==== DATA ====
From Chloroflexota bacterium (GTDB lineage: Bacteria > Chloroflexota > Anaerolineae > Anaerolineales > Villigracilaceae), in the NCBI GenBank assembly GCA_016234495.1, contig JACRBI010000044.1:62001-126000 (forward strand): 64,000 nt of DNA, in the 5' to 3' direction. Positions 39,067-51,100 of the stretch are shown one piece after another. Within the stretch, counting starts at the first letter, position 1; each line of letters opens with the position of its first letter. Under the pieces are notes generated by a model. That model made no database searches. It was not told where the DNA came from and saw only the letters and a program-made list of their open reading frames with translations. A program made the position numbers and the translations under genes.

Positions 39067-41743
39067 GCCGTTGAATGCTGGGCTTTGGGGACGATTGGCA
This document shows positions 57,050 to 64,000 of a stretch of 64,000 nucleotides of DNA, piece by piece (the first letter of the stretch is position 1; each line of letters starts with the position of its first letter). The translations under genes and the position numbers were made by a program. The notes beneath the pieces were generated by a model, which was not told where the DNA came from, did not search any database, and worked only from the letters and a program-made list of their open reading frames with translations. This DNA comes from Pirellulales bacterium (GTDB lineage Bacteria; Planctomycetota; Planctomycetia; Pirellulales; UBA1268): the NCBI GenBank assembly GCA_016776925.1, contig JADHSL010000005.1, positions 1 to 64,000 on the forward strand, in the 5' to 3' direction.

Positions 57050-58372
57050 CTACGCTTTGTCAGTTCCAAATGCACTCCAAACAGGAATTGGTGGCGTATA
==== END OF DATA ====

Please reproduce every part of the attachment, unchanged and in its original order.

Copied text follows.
From Chloroflexota bacterium (GTDB lineage: Bacteria > Chloroflexota > Anaerolineae > Anaerolineales > Villigracilaceae), in the NCBI GenBank assembly GCA_016234495.1, contig JACRBI010000044.1:62001-126000 (forward strand): 64,000 nt of DNA, in the 5' to 3' direction. Positions 39,067-51,100 of the stretch are shown one piece after another. Within the stretch, counting starts at the first letter, position 1; each line of letters opens with the position of its first letter. Under the pieces are notes generated by a model. That model made no database searches. It was not told where the DNA came from and saw only the letters and a program-made list of their open reading frames with translations. A program made the position numbers and the translations under genes.

Positions 39067-41743
39067 GCCGTTGAATGCTGGGCTTTGGGGACGATTGGCA
This document shows positions 57,050 to 64,000 of a stretch of 64,000 nucleotides of DNA, piece by piece (the first letter of the stretch is position 1; each line of letters starts with the position of its first letter). The translations under genes and the position numbers were made by a program. The notes beneath the pieces were generated by a model, which was not told where the DNA came from, did not search any database, and worked only from the letters and a program-made list of their open reading frames with translations. This DNA comes from Pirellulales bacterium (GTDB lineage Bacteria; Planctomycetota; Planctomycetia; Pirellulales; UBA1268): the NCBI GenBank assembly GCA_016776925.1, contig JADHSL010000005.1, positions 1 to 64,000 on the forward strand, in the 5' to 3' direction.

Positions 57050-58372
57050 CTACGCTTTGTCAGTTCCAAATGCACTCCAAACAGGAATTGGTGGCGTATA